Surgical management involves a minor surgical procedure known as suction dilatation and curettage. You may also hear it referred to as a D&C for short. It involves opening the cervix (under anaesthetic) and removing tissue from the lining of the uterus and is used to treat several conditions, including miscarriage.
At a glance
- Surgical management of miscarriage involves undergoing a minor procedure known as dilatation and curettage
- You can expect light bleeding and pain for up to 7-14 days after the procedure
- Pain and bleeding should stop after 2 weeks
- If pain and bleeding persist, or you have signs of infection, it’s important to go to your doctor or specialist.
- You can download our printable Surgical Management Fact Sheet.
What to expect
Getting ready to go to hospital
Before you go to the hospital for the D&C there are a number of things you may be told to do or bring to the hospital.
- Fasting – You will most likely be asked to fast at home for 6-8 hours before coming to the hospital. Check with your doctor or specialist if this is required before the procedure and for how long.
- Pack a self-care bag – An overnight bag is handy, although unlikely to be needed. It’s a good idea to bring: Medicare card, sanitary pads, toiletries, dressing gown, slippers, a water bottle, a book/magazine, your phone and charger, and something comfortable to wear going home.
- Medication – Ensure you have basic painkillers at home, e.g., Ibuprofen and Paracetamol, in case you are in pain after the procedure.
Once you arrive at the hospital
When you arrive at the hospital, you’ll need to go through the admissions process and may be required to wait until your surgery is ready to be performed. Before the procedure, you’ll meet the anaesthetist, who will inquire about your background health information. Misoprostol may be offered before the suction D&C, either bucally (between your gums and inner lining of the mouth) or vaginally, to soften the cervix and make the procedure a bit easier and safer to carry out in the operation theatre.
You’ll be prepared for surgery and given a general anaesthetic. The operation usually only takes 5-15 minutes, whereby the pregnancy tissue is removed by gently opening your cervix. Once completed, they’ll take you to the recovery area, where you’ll rest a few hours before going home.
Helpful to know: when you are admitted to the hospital and recovering from your procedure, you’ll share spaces with patients needing various medical procedures. The hospital staff generally don’t know the specific reason for your procedure (that is, they don’t know if you are having a suction D&C for a miscarriage, a termination of pregnancy, or treating endometriosis). This can be upsetting if you feel they are not supporting or acknowledging your loss while caring for you. If you feel comfortable, you may want to disclose to staff that you are having the procedure for a miscarriage so they can better understand your situation.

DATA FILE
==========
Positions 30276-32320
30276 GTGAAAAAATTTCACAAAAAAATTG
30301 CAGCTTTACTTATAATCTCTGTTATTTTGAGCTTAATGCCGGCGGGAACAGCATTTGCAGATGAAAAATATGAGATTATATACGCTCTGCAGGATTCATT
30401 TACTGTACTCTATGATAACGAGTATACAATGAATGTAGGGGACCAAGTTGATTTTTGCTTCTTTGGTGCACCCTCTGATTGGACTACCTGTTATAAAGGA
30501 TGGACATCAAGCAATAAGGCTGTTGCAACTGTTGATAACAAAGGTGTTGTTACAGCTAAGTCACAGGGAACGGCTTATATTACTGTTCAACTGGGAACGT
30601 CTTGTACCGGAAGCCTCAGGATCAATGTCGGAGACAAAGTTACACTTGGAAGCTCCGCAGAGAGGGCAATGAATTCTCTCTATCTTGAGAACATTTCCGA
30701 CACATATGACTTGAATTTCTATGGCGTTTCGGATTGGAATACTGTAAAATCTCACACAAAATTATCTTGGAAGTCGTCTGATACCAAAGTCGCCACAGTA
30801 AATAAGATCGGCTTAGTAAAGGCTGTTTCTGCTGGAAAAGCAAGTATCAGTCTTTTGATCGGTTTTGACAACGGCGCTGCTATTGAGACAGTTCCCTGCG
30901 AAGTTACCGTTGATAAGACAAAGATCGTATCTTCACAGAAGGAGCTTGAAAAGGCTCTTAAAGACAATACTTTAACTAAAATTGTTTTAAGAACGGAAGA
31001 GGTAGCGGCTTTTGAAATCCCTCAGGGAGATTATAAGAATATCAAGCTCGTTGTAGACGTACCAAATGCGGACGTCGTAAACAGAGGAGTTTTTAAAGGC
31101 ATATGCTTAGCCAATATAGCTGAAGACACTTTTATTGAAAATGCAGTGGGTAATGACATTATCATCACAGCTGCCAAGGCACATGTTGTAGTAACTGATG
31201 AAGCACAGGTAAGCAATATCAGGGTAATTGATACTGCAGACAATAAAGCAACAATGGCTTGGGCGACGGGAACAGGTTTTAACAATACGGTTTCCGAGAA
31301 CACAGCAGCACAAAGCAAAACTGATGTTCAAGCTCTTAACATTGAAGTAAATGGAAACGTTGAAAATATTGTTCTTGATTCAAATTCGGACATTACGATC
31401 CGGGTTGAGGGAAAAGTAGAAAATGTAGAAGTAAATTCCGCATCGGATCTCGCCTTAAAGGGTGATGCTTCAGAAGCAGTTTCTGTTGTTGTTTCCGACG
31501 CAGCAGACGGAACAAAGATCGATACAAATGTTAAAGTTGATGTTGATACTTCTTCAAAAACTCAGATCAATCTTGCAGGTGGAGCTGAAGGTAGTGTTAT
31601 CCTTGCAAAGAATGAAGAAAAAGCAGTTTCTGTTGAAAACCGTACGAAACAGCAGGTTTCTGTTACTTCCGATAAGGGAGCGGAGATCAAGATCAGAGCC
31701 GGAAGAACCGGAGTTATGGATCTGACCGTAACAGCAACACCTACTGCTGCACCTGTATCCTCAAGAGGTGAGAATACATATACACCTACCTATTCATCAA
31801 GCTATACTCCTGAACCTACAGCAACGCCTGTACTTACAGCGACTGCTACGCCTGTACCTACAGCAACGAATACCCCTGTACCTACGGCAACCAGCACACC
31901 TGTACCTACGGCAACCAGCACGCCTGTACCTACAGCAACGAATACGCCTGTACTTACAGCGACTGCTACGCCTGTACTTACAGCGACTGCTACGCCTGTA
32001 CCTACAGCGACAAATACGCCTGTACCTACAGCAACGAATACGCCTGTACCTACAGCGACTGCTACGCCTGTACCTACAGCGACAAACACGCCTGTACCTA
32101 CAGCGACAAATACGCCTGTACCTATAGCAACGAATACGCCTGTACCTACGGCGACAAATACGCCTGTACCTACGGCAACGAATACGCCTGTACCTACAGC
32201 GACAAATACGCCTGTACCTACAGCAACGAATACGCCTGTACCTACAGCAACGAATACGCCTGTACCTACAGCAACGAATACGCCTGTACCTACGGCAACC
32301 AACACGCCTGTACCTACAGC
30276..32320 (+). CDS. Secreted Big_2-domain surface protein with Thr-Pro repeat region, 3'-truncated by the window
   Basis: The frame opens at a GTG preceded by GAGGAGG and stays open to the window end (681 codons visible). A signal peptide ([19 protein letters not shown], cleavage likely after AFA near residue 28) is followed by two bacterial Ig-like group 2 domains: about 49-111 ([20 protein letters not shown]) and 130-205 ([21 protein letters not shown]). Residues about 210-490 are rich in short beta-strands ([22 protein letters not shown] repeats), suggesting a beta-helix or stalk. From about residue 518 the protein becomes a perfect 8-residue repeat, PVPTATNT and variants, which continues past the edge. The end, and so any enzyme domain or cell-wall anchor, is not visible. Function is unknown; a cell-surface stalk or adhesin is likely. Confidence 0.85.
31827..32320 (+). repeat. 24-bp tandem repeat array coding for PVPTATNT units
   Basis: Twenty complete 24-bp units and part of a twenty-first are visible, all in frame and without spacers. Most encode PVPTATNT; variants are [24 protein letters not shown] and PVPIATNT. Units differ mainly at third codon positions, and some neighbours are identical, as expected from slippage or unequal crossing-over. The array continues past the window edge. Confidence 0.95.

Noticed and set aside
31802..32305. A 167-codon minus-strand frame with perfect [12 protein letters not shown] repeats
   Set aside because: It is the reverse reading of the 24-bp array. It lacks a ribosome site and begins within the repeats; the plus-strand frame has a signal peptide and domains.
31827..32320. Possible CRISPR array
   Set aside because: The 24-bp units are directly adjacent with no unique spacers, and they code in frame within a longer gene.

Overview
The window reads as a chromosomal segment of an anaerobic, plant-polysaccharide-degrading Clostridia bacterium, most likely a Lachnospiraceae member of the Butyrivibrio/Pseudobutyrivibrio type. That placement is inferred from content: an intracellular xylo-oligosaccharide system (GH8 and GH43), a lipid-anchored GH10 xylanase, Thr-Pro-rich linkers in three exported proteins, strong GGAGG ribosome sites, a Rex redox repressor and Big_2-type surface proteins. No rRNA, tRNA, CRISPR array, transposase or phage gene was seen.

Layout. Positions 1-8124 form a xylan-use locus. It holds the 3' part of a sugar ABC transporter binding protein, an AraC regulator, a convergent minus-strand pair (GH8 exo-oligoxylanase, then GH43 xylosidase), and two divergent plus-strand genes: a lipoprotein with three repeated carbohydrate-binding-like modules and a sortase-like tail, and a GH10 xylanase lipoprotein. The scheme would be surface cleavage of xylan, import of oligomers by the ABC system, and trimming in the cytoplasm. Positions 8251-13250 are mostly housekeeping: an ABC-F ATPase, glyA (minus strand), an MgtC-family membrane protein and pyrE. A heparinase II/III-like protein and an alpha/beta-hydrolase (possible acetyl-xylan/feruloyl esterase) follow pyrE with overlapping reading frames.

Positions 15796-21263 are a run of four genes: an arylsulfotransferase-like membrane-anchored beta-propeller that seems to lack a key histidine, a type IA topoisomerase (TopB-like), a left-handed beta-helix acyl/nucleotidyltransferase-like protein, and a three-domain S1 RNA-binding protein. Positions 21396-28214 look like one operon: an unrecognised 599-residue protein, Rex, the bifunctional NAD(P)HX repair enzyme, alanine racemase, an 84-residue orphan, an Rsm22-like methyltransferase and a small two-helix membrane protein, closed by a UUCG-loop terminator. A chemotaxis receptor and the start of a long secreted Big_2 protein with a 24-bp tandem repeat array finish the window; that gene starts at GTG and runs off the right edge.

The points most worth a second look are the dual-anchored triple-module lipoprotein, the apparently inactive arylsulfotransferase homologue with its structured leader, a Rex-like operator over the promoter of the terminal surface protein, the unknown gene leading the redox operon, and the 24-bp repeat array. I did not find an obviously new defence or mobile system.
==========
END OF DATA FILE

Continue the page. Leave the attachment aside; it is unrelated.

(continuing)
After anaesthesia, you must not drive home as you may be sleepy. In most cases, insurance doesn’t cover the 24 hours after anaesthesia. Please ask your partner, friends, or a family member to drive you home. The operation is safe, but there’s a small risk of complications, including heavy bleeding, infection, or damage to the womb. A repeat operation is sometimes required. The risk of infection is the same if you choose medical or surgical treatment.
Recovery at home
Your doctor will advise you on how to take care of yourself after your procedure. Generally, they’ll tell you:
- You will experience some light bleeding/spotting and mild cramping for the first 7-14 days. Your period should return within 4-6 weeks.
- Avoid sex for 2 weeks until the bleeding stops.
- Avoid swimming or taking a bath until the bleeding stops.
- Use sanitary pads instead of tampons.
If you are still experiencing bleeding and pain after 2 weeks, it’s essential you go back and see your doctor or specialist.
Your doctor may prescribe medication to help with any pain. In most cases, over-the-counter pain medications such as paracetamol (‘Panadol’) or Ibuprofen (“Nurofen” or “Rafen”) will be enough to help manage the pain.
When to see your doctor
If you are still experiencing bleeding and pain after 2 weeks, go back and see your doctor or Specialist.
You should have a general follow-up appointment with your doctor or specialist 4-6 weeks after your miscarriage to check how you are going.
If you are experiencing any of the following symptoms, please go to emergency or call 000 immediately
- You are soaking 1 to 2 pads in an hour
- You are passing large blood clots (golf ball size)
- You have severe abdominal pain
- You have a fever or chills
- You are feeling dizzy or fainting
- You have signs of infection e.g. a fever or a vaginal discharge that is smelly
This section contains graphic descriptions of what you might see during a miscarriage. It includes information about your options and what to discuss with your doctor before your procedure.